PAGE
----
Below are the first 10 and last 10 pages of uncorrected machine-read text (when available) of this chapter, followed by the top 30 algorithmically extracted key phrases from the chapter as a whole.
Intended to provide our own search engines and external engines with highly rich, chapter-representative searchable text on the opening pages of each chapter. Because it is UNCORRECTED material, please consider the following text as a useful but insufficient proxy for the authoritative book pages.
Do not use for reproduction, copying, pasting, or reading; exclusively for search engines.
OCR for page 1
1 Introduction Despite recent advances in deciphering the molecular pathways that trigger cancer and its progression, progress in developing therapies that effectively target those pathways has been hampered by their complex - ity. Researchers are finding that many cancer pathways have backup or bypass pathways that foster drug resistance. Consequently, targeted therapies that initially are quite effective in certain patients eventually stop working. In addition, many therapies appear to work best when they are used in combination with various treatment modalities. Combining investigational cancer therapies early in their develop - ment is thought to be a promising strategy for identifying cancer treat- ments that will be effective in the long term, especially when a combi- nation targets multiple pathways and byways in the development or progression of cancer, or more than one step in a pathway, potentially conferring greater benefit than a therapy directed at a single target. How - ever, this approach to drug development presents several unique chal- lenges, including developing and applying appropriate preclinical tests and clinical trial designs, prioritizing which combination therapies should be tested, avoiding toxicity of multiple agents, and overcoming legal and cultural barriers that impede collaboration among pharmaceutical com - panies, and between pharmaceutical companies and academic or govern- ment research institutions. To help further the development of innovative combination cancer therapies, the National Cancer Policy Forum of the Institute of Medi- cine held a workshop entitled “Facilitating Collaborations to Develop 1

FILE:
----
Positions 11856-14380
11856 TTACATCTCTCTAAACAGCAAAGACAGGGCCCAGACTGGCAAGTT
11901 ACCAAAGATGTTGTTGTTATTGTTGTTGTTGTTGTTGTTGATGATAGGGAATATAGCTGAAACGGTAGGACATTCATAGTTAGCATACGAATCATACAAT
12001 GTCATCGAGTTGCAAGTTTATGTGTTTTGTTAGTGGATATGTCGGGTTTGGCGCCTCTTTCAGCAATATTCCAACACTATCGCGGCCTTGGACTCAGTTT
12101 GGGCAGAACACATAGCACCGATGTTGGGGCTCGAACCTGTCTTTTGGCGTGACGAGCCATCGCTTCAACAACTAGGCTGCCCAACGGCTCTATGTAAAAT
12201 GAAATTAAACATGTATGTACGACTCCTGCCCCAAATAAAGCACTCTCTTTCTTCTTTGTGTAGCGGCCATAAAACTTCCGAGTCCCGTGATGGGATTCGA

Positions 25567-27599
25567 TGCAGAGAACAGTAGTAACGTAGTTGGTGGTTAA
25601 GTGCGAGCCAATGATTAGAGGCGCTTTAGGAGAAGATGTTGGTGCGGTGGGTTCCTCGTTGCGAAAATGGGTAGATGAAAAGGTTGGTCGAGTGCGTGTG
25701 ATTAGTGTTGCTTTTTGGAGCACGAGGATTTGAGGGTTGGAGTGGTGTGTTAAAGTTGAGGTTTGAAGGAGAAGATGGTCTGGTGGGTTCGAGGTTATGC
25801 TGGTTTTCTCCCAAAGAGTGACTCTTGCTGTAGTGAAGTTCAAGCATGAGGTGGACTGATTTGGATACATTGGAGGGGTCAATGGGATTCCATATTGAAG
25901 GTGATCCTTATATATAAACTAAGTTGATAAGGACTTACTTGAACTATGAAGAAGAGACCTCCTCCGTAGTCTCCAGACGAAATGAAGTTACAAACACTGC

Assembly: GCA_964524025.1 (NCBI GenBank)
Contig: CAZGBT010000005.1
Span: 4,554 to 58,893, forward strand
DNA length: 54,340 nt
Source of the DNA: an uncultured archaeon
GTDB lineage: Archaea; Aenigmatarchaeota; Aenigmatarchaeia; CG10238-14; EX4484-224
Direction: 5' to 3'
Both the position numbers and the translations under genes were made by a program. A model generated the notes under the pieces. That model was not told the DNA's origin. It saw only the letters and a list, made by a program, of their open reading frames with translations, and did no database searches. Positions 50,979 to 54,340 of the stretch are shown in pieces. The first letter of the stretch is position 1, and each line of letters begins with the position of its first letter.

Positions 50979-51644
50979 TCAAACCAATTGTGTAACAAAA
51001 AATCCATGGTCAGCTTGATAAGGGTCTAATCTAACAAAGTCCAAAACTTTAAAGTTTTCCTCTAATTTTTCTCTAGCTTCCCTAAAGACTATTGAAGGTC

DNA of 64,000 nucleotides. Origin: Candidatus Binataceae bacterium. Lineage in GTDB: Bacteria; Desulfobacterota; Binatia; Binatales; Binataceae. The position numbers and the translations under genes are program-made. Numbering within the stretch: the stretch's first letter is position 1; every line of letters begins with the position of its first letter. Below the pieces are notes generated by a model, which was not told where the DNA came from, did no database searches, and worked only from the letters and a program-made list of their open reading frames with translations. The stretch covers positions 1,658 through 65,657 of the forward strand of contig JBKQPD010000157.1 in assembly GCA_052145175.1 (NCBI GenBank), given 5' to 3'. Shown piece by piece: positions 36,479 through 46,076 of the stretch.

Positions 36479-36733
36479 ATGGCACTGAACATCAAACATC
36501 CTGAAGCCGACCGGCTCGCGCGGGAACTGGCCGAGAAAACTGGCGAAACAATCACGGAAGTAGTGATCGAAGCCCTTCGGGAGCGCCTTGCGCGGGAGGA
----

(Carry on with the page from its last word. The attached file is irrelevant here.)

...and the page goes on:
OCR for page 2
2 COLLABORATIONS TO DEVELOP COMBINATION CANCER THERAPIES Combination Investigational Cancer Therapies” in Washington, DC, on June 13–14, 2011. The workshop agenda can be found in Appendix B of this report. The workshop convened experts to identify barriers that may be impeding the development of combination investigational cancer therapies as well as to offer ways to overcome those barriers. Workshop presentations and discussions included those that addressed: • cientific challenges and opportunities in the codevelopment of S investigational therapies; • egulatory environment for codevelopment, including the recent R Food and Drug Administration (FDA) draft guidance on this topic; • ultural and legal issues that affect collaboration; C • essons learned from codeveloping human immunodeficiency L virus and cancer combination therapies; and • urrent examples that can serve as possible models of collabora- C tion to develop combination cancer therapies. A key goal of this workshop was to identify potential solutions to improve collaboration and accelerate the development of promising com- bination investigational cancer therapies. This document is a summary of the workshop. The views expressed in this summary are those of the speakers and discussants, as attributed to them, and are not the consensus views of the workshop participants, nor of the members of the National Cancer Policy Forum.